I felt my face threatening to contort into a frown, but forced myself to remain impassive. The Emperor wanted to come watch Rosalind. While this was a clear indicator of our success, it also brought with it a host of headaches.
On the one hand, being able to claim that our Rosalind had managed to catch the attention of even the Emperor would do wonders for our prestige – we would be able to double, maybe even triple the price of our tickets without backlash. Furthermore, this would allow us to break into the market of the nobility, the majority of which still boycotted Rosalind’s concerts on the grounds of it being music unfit for nobility. The attendance of the Emperor would quell those complaints, allowing us even greater profits. In truth, if we looked purely at profits, this development was an immense boon.
On the other hand, having the Emperor in attendance meant that we would need to have airtight security – any harm that befell the Emperor while he was in our concert venue would be seen as an oversight on our part, or perhaps even an act of treason. We would have to exercise vigilance, triple the security, do background checks on everyone in attendance. It would be an immense amount of additional work to add to our already overwhelming list of preparations that needed to be made.
The other problem was the Emperor’s personality. Emperor Lucius Kronschild was known to be a man beholden to his desires. He had taken no less than five concubines in the time since he had ascended to the throne, and it was not hard to imagine that his desire to attend the concert might be fueled by the intention to add a sixth.
Weighing the benefits against the detriments, the best option was clearly to refuse this situation, yet we couldn’t exactly refuse a direct request from the Emperor – that would be tantamount to treason. Our hands were tied. Still, I needed to get Elysium’s approval before I made a decision about this. I cleared my throat and addressed Julio.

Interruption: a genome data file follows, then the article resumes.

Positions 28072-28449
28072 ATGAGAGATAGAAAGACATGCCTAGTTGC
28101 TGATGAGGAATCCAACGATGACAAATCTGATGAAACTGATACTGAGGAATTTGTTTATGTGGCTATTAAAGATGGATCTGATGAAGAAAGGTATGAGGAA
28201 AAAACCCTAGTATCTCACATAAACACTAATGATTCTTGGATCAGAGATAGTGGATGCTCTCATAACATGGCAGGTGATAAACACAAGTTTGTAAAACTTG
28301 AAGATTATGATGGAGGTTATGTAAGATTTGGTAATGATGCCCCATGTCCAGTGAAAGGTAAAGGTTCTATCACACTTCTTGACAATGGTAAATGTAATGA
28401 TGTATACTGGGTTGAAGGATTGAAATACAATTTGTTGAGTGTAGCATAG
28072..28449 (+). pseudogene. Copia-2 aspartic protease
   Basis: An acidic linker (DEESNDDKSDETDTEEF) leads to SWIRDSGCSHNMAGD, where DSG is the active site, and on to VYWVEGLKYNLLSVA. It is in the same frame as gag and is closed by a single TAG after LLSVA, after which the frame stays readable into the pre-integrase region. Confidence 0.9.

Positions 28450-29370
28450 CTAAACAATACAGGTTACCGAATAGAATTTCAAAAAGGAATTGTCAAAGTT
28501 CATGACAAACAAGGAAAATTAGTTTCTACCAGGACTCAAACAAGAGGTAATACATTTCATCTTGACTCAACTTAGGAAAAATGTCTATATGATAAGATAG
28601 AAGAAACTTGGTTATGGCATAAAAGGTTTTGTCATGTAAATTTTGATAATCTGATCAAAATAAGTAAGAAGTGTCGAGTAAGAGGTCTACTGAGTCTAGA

“You honour us with your patronage. We are undeserving of such an eminent guest. I hope you’ll forgive my impudence, but I’d like to discuss this with Miss Rosalind – this is hardly an honour I can accept on her behalf.”
Julio gave me a sympathetic half-smile, as if he understood how troubling this offer was.
“Certainly, please do. I’ll come back in three days to hear your response – hopefully, it will be an agreeable one.”
With that, the two of us stood up, shook hands, and then headed back downstairs. His soldiers collected themselves in quick order and formed ranks outside the store. Then the whole group moved off in the direction of the palace.
Once the procession had moved out of sight, I let out a deep sigh and kneaded my brow, wondering how I was going to break this news to my employer.